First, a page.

In 2020, you were quoted in CJR saying you hope for the Bulletin to be read at both the White House and the kitchen table. How do you and your team think about making these enormous and unwieldy scientific issues tangible and digestible for everyday audiences?
Well, that’s the trick, isn’t it? To make these issues salient, something that world leaders will do something about, you do need to appeal to the experts who inform the Bulletin and who contribute to our community. We look at the tools of narrative journalism—paying a lot of attention to the opening of a story, making sure the writing is clear and, to the extent that we can do this, that it also sings, and employing narrative tools like suspense. Don’t make the story dry as dust. Don’t be hectoring, saying “You must care about the climate!” Try to blow people’s socks off and give them something in the story that they can carry around with them.
In December, for example, there’s a writer for the Times-Picayune in New Orleans, Tristan Baurick, who did a freelance piece for us about the climate threat to industrial facilities on the Gulf Coast. The story involved getting data from the Environmental Protection Agency, the best data on flood risks, and then analyzing it together with some people at the Massachusetts Institute of Technology. We mapped all the industrial facilities and all the various toxic chemicals they each have and then presented it in the form of an interactive map. The story was well-written; the multimedia effects were wonderful. I thought, “This is the kind of stuff we want to do more of.”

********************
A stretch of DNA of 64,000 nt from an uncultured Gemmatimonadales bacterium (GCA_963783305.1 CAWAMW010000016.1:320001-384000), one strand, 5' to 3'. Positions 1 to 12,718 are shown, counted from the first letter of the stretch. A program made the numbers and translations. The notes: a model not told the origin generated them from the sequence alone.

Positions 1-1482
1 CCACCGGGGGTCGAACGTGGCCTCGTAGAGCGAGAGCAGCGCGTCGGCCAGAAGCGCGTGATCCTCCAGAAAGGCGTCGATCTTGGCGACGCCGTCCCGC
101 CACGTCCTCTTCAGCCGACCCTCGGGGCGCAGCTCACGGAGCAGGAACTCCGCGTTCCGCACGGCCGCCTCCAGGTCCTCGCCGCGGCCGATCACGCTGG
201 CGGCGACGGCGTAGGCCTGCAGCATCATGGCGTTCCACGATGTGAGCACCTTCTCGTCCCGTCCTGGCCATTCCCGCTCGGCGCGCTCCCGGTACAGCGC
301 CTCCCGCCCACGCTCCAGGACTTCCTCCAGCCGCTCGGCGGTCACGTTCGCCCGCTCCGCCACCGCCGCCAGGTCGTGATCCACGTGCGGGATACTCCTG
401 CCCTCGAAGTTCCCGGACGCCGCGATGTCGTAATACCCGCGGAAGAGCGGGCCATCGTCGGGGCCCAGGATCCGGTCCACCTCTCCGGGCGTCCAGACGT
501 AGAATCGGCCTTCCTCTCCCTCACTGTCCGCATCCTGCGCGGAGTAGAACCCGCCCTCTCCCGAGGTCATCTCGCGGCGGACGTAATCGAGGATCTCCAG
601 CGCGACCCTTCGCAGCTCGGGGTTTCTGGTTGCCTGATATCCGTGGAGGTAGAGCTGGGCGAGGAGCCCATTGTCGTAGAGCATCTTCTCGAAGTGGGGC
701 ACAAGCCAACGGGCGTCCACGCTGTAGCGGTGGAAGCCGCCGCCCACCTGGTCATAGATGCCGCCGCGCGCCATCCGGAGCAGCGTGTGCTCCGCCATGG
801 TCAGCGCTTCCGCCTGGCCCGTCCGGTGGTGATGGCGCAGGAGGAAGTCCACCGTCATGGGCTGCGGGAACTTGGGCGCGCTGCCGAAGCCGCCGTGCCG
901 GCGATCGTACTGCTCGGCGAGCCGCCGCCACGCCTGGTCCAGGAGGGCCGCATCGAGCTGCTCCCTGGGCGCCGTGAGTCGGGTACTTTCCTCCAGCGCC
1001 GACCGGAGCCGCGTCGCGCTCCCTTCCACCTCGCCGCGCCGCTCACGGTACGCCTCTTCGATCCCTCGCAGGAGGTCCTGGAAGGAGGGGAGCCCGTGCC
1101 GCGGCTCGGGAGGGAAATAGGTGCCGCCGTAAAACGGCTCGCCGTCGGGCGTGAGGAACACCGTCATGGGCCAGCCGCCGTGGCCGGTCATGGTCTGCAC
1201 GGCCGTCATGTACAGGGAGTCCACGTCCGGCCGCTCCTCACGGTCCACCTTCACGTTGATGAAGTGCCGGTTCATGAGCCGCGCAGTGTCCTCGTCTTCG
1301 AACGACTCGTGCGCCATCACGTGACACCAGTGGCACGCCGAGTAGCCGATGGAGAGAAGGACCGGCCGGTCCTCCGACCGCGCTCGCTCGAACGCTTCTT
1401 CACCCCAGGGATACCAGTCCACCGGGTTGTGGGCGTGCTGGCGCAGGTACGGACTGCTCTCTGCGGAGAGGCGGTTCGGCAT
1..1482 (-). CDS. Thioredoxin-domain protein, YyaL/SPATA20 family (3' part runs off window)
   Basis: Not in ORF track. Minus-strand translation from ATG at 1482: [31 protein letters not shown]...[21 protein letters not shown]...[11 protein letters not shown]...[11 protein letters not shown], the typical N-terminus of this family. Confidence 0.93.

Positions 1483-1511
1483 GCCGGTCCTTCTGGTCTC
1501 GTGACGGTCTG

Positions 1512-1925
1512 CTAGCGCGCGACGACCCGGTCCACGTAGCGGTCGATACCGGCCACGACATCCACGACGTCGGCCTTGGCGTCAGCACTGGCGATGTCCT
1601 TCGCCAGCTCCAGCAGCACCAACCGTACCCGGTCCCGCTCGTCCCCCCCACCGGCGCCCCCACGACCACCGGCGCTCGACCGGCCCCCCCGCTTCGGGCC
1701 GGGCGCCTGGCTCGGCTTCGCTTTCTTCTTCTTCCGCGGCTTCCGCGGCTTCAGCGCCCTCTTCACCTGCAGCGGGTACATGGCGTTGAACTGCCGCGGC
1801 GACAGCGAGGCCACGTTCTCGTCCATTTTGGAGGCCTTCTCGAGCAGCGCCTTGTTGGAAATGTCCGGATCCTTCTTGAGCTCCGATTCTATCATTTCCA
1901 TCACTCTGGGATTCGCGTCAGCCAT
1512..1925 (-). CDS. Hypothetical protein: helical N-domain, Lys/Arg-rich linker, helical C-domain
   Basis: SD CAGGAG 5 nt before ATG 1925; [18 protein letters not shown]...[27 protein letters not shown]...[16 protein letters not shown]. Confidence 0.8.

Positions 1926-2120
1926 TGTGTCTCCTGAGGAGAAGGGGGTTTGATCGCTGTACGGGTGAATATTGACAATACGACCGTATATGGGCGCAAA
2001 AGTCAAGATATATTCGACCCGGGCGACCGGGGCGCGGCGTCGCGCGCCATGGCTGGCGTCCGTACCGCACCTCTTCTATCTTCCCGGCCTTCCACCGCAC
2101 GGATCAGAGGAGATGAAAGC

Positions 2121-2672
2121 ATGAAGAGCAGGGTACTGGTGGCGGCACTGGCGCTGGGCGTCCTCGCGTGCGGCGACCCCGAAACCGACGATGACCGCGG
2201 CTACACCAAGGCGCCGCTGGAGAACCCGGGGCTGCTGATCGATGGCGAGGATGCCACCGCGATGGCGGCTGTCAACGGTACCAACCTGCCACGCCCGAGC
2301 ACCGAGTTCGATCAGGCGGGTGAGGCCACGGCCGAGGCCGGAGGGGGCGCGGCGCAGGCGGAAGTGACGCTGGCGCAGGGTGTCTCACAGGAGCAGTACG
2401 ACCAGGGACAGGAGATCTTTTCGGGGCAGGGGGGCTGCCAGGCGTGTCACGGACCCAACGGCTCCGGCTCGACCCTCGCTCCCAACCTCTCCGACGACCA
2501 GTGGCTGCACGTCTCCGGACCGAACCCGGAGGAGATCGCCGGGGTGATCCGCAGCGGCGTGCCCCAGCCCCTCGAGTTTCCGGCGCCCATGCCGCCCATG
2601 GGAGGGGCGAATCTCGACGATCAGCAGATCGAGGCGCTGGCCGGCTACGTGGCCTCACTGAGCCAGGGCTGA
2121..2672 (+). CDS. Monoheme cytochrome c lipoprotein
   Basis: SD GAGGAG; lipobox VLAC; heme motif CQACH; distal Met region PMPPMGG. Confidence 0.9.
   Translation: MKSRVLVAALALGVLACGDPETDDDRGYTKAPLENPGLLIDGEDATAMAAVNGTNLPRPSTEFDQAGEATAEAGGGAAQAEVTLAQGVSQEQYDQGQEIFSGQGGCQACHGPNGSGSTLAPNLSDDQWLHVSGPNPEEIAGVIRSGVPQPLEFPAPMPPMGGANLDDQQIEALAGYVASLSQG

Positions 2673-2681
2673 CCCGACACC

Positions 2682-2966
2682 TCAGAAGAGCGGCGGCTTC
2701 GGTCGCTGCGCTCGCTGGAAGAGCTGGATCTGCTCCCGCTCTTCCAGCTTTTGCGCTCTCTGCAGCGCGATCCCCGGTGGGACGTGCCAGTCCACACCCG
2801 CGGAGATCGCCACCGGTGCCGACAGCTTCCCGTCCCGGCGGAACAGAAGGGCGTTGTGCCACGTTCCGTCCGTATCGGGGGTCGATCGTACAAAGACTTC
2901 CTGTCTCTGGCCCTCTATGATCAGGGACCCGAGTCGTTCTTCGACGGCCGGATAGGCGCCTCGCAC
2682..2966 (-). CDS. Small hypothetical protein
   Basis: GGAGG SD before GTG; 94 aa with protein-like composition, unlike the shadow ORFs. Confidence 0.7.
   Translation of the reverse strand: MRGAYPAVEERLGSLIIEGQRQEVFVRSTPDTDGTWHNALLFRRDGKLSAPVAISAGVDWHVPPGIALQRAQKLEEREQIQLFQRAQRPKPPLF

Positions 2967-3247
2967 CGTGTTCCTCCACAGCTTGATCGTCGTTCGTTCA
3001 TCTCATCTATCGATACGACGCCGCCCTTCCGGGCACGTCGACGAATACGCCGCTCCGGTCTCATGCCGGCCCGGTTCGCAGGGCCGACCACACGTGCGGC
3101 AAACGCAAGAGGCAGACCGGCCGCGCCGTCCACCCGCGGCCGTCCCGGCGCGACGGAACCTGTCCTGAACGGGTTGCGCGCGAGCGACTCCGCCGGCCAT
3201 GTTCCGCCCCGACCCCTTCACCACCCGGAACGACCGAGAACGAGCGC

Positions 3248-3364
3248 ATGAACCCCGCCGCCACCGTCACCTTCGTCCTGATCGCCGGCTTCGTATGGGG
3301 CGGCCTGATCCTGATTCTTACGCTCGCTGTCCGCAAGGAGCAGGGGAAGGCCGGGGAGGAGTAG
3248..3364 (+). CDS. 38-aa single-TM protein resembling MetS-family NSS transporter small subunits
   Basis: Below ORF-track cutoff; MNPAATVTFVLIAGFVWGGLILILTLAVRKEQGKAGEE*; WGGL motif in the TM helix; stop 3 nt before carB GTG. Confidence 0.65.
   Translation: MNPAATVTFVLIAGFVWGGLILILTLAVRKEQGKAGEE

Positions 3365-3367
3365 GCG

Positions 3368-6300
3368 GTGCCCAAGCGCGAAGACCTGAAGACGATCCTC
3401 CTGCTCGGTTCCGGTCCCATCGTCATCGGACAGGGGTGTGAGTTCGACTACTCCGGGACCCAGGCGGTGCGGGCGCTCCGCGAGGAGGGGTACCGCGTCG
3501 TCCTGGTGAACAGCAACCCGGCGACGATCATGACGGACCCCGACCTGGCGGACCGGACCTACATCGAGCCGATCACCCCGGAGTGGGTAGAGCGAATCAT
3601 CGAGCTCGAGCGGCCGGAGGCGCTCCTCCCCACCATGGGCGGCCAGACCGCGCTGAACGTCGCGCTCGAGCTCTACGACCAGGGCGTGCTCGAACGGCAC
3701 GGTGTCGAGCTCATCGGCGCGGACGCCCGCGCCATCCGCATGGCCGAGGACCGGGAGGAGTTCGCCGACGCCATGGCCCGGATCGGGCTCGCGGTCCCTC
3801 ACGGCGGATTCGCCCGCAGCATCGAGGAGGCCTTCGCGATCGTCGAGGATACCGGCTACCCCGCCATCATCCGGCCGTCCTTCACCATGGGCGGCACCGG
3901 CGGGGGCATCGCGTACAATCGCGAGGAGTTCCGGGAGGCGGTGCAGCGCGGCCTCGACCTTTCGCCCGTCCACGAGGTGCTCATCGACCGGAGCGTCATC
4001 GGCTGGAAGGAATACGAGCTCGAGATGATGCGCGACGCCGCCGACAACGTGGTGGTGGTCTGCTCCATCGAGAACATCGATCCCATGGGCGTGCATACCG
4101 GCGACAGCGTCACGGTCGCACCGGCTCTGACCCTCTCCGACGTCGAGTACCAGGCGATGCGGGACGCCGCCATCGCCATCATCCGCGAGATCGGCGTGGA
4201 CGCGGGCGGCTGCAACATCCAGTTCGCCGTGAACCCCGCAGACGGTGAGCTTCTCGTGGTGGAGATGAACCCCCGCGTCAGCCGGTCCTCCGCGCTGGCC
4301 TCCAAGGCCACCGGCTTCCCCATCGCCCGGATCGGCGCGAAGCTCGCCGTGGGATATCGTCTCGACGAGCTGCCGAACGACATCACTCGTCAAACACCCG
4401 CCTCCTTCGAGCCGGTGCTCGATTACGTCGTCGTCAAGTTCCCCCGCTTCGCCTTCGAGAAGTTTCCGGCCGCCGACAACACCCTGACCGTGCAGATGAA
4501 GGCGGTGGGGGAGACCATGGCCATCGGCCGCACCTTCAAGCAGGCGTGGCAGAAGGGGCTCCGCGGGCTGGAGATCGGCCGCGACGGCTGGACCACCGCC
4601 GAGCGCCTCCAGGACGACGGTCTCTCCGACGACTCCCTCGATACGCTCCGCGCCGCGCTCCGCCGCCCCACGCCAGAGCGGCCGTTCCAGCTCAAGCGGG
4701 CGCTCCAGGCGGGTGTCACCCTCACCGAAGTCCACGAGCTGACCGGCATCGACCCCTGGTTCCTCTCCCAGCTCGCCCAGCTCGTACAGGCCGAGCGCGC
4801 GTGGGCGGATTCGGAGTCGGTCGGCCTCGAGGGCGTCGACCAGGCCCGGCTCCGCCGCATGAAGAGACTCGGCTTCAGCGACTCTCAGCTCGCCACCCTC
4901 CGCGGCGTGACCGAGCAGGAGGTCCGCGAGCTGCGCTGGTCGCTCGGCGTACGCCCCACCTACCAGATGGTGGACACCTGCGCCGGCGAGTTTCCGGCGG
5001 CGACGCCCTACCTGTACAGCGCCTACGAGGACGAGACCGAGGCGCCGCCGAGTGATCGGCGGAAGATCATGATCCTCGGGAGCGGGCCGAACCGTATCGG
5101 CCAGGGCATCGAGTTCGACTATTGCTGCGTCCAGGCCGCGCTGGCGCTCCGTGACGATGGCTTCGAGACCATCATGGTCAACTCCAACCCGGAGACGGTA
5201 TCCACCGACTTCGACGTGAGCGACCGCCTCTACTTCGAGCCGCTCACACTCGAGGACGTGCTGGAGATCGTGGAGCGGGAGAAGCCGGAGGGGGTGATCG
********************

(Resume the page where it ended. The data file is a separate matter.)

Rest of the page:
Do you see a moral dimension to all of this—a kind of evil in that it’s a small, often wealthy few bringing both of these threats on the world?
I don’t think that solving threats to the whole of humanity is advanced by labeling particular interests as “evil.” The executives of oil companies don’t think of themselves as evil. Even somebody like Putin doesn’t think of himself as an evil person. In the height of the Cold War, the old men who ran the Soviet Union were doing horrible, repressive things. But to get to a less dangerous, less horrible world, you had to negotiate with them. And you couldn’t negotiate with them if you’re all the time screaming at the top of your lungs how evil they were.
So we’ll write about the facts of what fossil-fuel interests are doing, which is terrible. And we’ll write about what Putin is doing in Ukraine, which is absolutely indefensible. Those kinds of hard truths aren’t going to be avoided. But my focus as a journalist is, How are we going to make it better?